Ion Besoiu was one of the most important actors Romania has ever had, but also one of those accused of collaborating with the Securitate, in times of great emotional, social and political hardship.
As suspected, but not proven, Ion Besoiu preferred to be on the wrong side of history.
Among those he allegedly turned in was the late Ion Caramitru.
Ion Besoiu, a constant presence in Romanian cinema
Ion Besoiu was born on March 11, 1931, in Sibiu and died in January 2017, in the capital.
He was an actor, a radio man, and worked in theatre and television.
He made his debut in 1957 and, throughout his career, he played in the series Toate Pânzele Sus, directed by Mircea Mureșan, with Jean Constantin and Ilarion Ciobanu as partners.
For more than 16 years he was an actor of the “Radu Stanca” Theatre, in Sibiu, and the most famous roles he played were: Cloșca, in Horia’s Trial (1967), Serebreakov, in Uncle Vanya (1983), Polonius, in Hamlet (1985), Oronte, in Mizantropul (1989), Corifeu, in Antigona (1993), Ferapont, in Three Sisters (1995), Senecus, in Caligula (1996), and Muhoiarov Ivan Matveevici, in Oblomov (2003), according to Wikipedia.
Among his best-loved films are The Tempest, The Falconers, The Huns, The Revolt, Mihai Viteazul, Ciprian Porumbescu, Păcală, Ion, Curse of the Earth, Curse of Love, Last Night of Love and Lights and Shadows.
Moreover, he was declared honorary citizen of Sibiu and Ion Iliescu awarded him the National Order “Steaua României”, in the rank of knight, relying, at that time, on the contribution that Ion Besoiu would have brought to the development of Romanian theatrical art.
Ion Besoiu was accused of collaborating with the Securitate and receiving gifts from the Communists
In April 2011, the National Council for the Study of the Securitate Archives asked the Bucharest Court of Appeal to find that Ion Besoiu had collaborated with the former Securitate.
According to CNSAS, Ion Besoiu collaborated intensively with the Political Police, having the conspiratorial name of “Bogdan”..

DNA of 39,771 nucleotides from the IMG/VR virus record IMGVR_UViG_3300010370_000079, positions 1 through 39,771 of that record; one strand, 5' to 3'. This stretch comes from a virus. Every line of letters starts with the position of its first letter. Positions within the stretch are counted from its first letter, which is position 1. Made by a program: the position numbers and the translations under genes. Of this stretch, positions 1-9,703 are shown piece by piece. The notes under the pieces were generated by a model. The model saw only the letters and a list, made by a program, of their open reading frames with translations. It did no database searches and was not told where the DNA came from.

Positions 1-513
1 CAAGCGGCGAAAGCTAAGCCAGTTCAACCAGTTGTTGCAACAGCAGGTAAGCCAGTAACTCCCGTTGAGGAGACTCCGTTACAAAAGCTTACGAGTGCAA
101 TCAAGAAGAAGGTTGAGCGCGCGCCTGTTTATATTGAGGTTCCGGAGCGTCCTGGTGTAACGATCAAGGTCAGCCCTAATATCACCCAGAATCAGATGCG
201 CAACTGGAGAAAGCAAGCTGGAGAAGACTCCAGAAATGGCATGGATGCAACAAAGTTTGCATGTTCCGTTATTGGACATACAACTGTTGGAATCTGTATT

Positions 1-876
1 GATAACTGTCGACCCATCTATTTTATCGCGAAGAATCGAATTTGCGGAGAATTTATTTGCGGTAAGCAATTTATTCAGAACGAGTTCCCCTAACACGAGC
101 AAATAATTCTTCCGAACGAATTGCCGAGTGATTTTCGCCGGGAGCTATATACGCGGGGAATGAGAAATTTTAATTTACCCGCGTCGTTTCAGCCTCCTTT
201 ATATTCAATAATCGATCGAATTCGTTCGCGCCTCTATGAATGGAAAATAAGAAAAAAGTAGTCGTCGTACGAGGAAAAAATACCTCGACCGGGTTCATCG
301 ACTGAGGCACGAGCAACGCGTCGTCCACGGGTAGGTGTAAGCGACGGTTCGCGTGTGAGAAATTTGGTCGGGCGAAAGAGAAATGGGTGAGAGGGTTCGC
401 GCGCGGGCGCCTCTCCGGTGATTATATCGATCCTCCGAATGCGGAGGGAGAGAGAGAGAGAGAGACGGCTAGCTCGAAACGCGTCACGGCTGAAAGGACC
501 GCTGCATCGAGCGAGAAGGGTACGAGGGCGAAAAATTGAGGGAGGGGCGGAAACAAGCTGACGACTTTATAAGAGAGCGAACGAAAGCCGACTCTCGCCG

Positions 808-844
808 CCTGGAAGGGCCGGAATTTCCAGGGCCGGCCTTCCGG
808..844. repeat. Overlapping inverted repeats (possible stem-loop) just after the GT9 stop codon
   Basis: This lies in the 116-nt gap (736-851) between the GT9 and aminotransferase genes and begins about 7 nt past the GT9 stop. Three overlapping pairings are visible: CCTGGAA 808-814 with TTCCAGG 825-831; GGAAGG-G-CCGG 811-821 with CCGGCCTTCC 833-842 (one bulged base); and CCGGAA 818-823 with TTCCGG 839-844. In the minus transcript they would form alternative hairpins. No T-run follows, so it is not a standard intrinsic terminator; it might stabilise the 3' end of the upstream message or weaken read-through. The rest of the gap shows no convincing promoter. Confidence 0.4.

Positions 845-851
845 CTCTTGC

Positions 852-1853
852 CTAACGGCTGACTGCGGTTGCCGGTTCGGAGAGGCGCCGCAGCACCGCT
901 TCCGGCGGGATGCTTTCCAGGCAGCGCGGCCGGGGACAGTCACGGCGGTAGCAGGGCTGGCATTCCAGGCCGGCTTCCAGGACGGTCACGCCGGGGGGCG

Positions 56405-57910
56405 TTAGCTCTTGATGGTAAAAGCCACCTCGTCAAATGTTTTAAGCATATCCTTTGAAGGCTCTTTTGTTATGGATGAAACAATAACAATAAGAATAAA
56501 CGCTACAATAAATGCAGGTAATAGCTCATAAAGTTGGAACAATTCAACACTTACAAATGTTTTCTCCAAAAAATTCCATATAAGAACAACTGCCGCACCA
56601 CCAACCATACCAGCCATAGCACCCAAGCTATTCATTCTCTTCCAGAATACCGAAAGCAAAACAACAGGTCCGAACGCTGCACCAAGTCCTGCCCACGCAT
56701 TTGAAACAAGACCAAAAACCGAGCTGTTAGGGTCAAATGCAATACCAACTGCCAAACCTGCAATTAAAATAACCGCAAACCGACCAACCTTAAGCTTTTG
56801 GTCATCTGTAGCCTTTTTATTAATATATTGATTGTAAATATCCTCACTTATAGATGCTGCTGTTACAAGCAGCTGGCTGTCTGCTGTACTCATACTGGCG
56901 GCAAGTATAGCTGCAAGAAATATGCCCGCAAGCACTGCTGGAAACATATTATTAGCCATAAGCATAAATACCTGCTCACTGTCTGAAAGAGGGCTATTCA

Ion Besoiu denounced Ion Caramitru, Liviu Ciulei, Dinu Săraru, Gina Patrichi and Răzvan Theodorescu to the Securitate at that time. All this would have happened when he was director of the Bulandra Theatre.
In exchange for information given to the Securitate, Besoiu would be rewarded with money and other gifts.
Contacted by the press at the time, Ion Besoiu declared that, in reality, the only true information was that he had been contacted by Securitate officers, but that he had refused them and had not received any rewards from the regime.
“Maybe they would go and get themselves a bottle of whisky. I never received gifts from the Securitate. It’s ridiculous, I had a salary of 6,000 lei. They came to see me in my capacity as director, and sometimes I even held them at the door until I finished my work. They did ask me what was discussed at these receptions, but I never gave them any notes and I never signed any commitments,” Ion Besoiu said years ago.
By decision 3043 of 26 June 2014, the High Court of Cassation and Justice decided, however, that Ion Besoiu was not a collaborator of the Securitate.
“In 1979 I had been on tour in Connecticut, in the little town where Yale is famous. They had a student theatre section there, and I, who was already an assistant in Bucharest, did a demonstration with the students, which was a success. Afterwards, I received through the International Theatre Institute a scholarship there, but I couldn’t take advantage of it. I tried to go everywhere in the audience, even Suzana Gâdea I reached. But I wasn’t given a passport”, Ion Caramitru said.
For this, Ion Caramitru always suspected “Bogdan”, the supposed conspiratorial name of Ion Besoiu.